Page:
Not available in 2020/21
GV4J4      Half Unit
Citizen Representation and Democracy in the European Union

This information is for the 2020/21 session.

Teacher responsible

Prof Sara Hobolt

Availability

This course is available on the MPA in International Development, MPA in Public Policy and Management, MPA in Public and Economic Policy, MPA in Public and Social Policy, MPA in Social Impact, MSc in Comparative Politics, MSc in European and International Public Policy, MSc in European and International Public Policy (LSE and Bocconi), MSc in European and International Public Policy (LSE and Sciences Po), MSc in Global Politics, MSc in Political Economy of Europe and MSc in Political Economy of Europe (LSE and Sciences Po). This course is available with permission as an outside option to students on other programmes where regulations permit.

This course is capped at 1 group. The deadline for applications is 17:00 on Tuesday 29 September 2020. You will be informed of the outcome by 17:00 on Wednesday 30 September 2020.

Course content

This course offers the theoretically and empirically informed study of citizen representation in the European Union. The principal aim of the course is to develop a better understanding of the functioning of democracy in the European Union and provide the analytical tools to evaluate proposals for reform to alleviate the Union’s so-called ‘democratic deficit’. This course will examine both how citizens are represented in the European Union and how the EU shapes democratic politics in the member states. The first part of the course assesses pathways of representation and accountability in the European Union, focusing on representation of citizens’ interests in the Council, Commission and the European Parliament as well other avenues for citizen influence, such as referendums and the Citizens’ Initiative. The second part of the course examines political conflict over European integration at the domestic level, focusing on the role of European integration in national politics and public opinion, including the study of euroscepticism. The final part of the course evaluates different proposals for reform with the aim of strengthening democracy and representation in the EU, and students will have the opportunity to develop their own reform proposal.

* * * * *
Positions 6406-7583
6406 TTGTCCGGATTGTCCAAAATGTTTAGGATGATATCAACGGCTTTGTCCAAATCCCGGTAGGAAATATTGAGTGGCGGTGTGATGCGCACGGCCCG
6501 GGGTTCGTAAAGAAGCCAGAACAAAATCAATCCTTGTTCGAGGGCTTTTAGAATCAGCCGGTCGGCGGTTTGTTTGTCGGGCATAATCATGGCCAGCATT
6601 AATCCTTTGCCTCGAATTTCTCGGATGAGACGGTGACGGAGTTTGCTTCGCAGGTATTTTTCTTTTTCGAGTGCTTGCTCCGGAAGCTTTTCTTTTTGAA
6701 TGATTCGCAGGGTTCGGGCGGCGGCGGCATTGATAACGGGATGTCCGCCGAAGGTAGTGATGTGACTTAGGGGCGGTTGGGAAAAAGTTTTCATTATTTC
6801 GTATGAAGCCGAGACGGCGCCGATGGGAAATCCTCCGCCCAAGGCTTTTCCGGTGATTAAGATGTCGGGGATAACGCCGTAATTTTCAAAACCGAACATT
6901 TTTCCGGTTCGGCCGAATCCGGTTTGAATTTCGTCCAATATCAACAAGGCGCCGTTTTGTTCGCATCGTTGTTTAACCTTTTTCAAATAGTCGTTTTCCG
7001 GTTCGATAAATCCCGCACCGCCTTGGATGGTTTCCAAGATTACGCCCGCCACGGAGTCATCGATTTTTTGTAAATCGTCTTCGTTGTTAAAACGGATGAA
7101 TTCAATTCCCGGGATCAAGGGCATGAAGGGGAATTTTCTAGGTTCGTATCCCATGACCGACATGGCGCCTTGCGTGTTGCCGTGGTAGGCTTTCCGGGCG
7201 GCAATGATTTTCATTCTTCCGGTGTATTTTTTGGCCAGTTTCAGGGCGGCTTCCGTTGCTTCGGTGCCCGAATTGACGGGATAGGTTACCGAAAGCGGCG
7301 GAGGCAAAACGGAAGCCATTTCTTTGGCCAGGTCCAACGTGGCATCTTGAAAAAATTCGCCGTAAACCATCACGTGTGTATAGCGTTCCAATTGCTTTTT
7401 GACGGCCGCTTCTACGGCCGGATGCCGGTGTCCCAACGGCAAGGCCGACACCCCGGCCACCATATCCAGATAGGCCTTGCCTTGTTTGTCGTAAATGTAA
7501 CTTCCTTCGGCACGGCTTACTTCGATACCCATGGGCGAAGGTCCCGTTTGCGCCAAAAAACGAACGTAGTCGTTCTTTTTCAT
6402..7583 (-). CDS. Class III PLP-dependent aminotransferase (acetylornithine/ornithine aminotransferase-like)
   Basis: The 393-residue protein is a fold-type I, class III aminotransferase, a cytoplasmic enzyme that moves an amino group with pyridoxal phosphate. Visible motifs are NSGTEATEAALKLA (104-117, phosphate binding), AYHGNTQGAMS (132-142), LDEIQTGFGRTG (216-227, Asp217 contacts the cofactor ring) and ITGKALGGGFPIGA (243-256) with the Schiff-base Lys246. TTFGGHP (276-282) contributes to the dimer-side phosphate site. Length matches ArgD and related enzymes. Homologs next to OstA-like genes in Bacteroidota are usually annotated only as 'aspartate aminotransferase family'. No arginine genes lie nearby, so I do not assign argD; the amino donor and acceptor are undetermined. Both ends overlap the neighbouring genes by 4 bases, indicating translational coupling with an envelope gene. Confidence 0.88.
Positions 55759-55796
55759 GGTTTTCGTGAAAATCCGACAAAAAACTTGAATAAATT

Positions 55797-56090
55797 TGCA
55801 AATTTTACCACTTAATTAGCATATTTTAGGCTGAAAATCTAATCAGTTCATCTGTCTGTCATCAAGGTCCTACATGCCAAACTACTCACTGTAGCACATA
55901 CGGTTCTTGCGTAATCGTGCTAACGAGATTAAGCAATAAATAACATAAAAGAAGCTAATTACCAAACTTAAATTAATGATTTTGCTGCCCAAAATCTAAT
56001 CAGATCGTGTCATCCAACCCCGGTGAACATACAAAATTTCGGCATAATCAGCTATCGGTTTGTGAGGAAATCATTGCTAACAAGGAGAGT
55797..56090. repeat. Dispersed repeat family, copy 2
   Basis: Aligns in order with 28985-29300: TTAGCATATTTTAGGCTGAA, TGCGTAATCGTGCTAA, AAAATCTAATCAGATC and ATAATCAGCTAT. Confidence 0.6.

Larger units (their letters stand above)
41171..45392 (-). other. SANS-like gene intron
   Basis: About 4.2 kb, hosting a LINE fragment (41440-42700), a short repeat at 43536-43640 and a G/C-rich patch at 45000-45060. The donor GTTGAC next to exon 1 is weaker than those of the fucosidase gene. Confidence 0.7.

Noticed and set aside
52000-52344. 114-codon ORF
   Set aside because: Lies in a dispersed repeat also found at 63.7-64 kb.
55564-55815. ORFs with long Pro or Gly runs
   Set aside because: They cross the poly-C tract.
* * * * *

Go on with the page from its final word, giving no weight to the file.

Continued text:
Teaching

20 hours of seminars in the MT. 2 hours of seminars in the ST.

Students on this course will have a reading week in Week 6, in line with departmental policy.

Formative coursework

One formative essay (1,750 words)

Indicative reading

D Curtin, P Mair and I Papadopoulos (2012) Accountability and European Governance (London: Routledge); S Hix, A Noury and G Roland (2007) Democratic Politics in the European Parliament (Cambridge: Cambridge University Press); S Hobolt and J Tilley (2014) Blaming Europe: Responsibility Without Accountability in the European Union; L McLaren (2006) Identity, interests and attitudes to European integration (Basingstoke: Palgrave Macmillan); G Marks and M Steenbergen, (2004) European Integration and Political Conflict (Cambridge: Cambridge University Press); C van der Eijk and M Franklin (1996) Choosing Europe? European Electorate and National Politics in the Face of Union (Ann Arbor: Michigan University Press); F Scharpf (1999) Governing in Europe: Effective and Democratic? (Oxford: Oxford University Press).

Assessment

Exam (75%, duration: 2 hours) in the summer exam period.
Essay (25%, 2500 words) in the LT.

Student performance results

(2016/17 - 2018/19 combined)

Classification % of students
Distinction 25.6
Merit 74.4
Pass 0
Fail 0

Key facts

Department: Government

Total students 2019/20: 11

Average class size 2019/20: 11

Controlled access 2019/20: No

Value: Half Unit

Guidelines for interpreting course guide information

Personal development skills

  • Self-management
  • Team working
  • Problem solving
  • Application of information skills
  • Communication
  • Specialist skills